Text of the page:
Invitation or Nag?

In light of Steve’s recent post on New Year’s Resolutions, I am reminded again of how hard it is for people to change. I’m today’s prime example.

I get angry at myself for my inability to change my bad habits or for failing to create good ones.  And more and more I find that anger doesn’t serve me in creating the changes I want.  Let me explain.

Recently I decided to take piano lessons — again — at the age of 53. To reach the next level in my playing, I need to challenge myself through regular discipline with a teacher. I’ve always worked pretty hard at the piano (I was a music major in college and consider myself a competent “amateur” classical player), but I tend to work up pieces to about a ‘B’ level rather than the kick-butt ‘A’ level that makes playing so deeply satisfying.

This musical journey is the equivalent of a 12-handicap golfer deciding to work toward playing consistently at par.  And as any golfer knows, that requires tremendous dedication.

So now I must change my piano habits. Instead of the three hours a week I’ve been practicing, I must commit to seven hours or more. This is the only way I’ll be able to play that Beethoven Sonata with any level of artistry. It’s the only way I’ll be able to walk into my twice-monthly lessons with confidence and optimism.

And this will require change, damn it.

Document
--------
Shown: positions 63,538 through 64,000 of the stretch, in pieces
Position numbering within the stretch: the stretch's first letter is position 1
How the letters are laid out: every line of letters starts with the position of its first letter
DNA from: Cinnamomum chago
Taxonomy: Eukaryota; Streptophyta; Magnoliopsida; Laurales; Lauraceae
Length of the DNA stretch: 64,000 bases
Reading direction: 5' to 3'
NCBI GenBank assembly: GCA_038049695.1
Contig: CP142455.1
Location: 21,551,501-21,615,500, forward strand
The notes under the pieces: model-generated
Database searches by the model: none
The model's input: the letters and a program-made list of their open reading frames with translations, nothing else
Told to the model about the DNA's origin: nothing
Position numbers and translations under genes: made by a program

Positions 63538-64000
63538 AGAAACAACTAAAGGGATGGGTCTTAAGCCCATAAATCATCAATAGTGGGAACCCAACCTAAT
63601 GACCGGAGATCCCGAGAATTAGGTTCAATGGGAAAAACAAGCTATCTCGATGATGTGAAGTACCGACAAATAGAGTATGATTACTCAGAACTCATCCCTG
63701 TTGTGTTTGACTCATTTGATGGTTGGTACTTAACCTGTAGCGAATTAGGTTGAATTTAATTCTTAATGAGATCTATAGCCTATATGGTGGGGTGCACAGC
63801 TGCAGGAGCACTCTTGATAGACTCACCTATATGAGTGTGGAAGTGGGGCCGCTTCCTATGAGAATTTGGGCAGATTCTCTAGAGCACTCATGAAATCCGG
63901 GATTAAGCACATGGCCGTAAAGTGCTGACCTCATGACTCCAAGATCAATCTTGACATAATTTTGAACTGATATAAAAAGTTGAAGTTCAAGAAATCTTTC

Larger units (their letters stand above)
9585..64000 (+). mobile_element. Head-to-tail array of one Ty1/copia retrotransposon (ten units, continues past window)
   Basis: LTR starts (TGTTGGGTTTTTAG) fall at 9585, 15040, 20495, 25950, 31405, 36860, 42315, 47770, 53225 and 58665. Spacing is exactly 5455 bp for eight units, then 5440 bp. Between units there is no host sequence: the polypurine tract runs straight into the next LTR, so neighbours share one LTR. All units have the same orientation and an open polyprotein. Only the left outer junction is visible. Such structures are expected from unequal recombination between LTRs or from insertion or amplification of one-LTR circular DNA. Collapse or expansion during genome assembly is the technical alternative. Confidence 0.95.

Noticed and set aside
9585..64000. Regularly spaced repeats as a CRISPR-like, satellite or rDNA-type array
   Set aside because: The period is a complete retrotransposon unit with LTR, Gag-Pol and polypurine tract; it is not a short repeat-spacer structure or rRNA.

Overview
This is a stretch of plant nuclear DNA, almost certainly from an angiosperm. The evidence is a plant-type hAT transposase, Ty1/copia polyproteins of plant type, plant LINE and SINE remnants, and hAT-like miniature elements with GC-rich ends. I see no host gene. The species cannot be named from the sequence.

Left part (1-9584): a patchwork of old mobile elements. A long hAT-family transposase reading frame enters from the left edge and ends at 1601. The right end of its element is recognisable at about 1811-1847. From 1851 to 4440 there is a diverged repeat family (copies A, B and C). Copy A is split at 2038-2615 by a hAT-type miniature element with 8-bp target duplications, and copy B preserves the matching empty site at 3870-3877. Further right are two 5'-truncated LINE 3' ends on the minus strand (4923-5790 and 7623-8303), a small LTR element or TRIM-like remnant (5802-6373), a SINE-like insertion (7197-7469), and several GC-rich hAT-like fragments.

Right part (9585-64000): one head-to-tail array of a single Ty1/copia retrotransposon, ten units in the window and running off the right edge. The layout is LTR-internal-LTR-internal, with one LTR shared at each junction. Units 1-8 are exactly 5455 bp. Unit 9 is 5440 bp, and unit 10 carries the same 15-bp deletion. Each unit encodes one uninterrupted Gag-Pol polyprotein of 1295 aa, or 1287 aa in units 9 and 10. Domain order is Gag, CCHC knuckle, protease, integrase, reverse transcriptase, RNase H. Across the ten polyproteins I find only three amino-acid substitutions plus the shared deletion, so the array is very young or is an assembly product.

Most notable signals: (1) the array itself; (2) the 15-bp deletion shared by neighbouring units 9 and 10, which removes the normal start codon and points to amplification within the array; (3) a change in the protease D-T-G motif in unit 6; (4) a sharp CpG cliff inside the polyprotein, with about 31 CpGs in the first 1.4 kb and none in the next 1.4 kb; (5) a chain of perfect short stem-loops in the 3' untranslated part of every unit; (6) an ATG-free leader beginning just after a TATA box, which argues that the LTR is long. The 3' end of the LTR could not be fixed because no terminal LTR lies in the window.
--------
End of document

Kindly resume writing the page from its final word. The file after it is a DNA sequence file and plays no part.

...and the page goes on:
So here’s what I’m going to do. On the days when, for whatever reason, I’m not able to get my practice time in, I’m going to turn off that critical voice that snipes at me and says, “You undisciplined swine, you didn’t practice today!” This “inner critic” shames me and actually increases the likelihood that I’ll fail again the next day.

Instead, on the days that I do practice well, I’m going to listen to the voice that says with gratitude, “Well done!” This voice of appreciation will encourage me to repeat that success. This is the voice that will entice me away from the Monday Night Football game or the recliner. This is the voice that will act as a caring invitation to change rather than a jarring nag.

I’ll check back with you soon and let you know how it’s going. 

YOUR PATH FORWARD:  For the sake of work-life balance and your own fulfillment, make a commitment to improving at something you’re passionate about.  Schedule as much time, on a weekly basis, as you can afford — there’s no minimum “right” amount of time.  Let a few trusted others know of your commitment to yourself, and ask them to hold you accountable for it in whatever ways are within your — and their — comfort zone.  Then enjoy the process, damnit! — avoid the temptation to beat yourself up when you don’t meet your expectations, and  celebrate your successes.  Let me know how it goes!

About the Author

Jim Hessler
Jim Hessler bootstrapped his way from retail work into a successful career as salesman, sales manager, Fortune 500 executive, and corporate turnaround engineer. Along the way, he developed The Leadership Platform, a proven model for training managers to become sustainably better leaders. It became the basis of his leadership primer, Land On Your Feet, Not On Your Face: A Guild to Building Your Leadership Platform. Jim is the founder of Path Forward Leadership Development Services.

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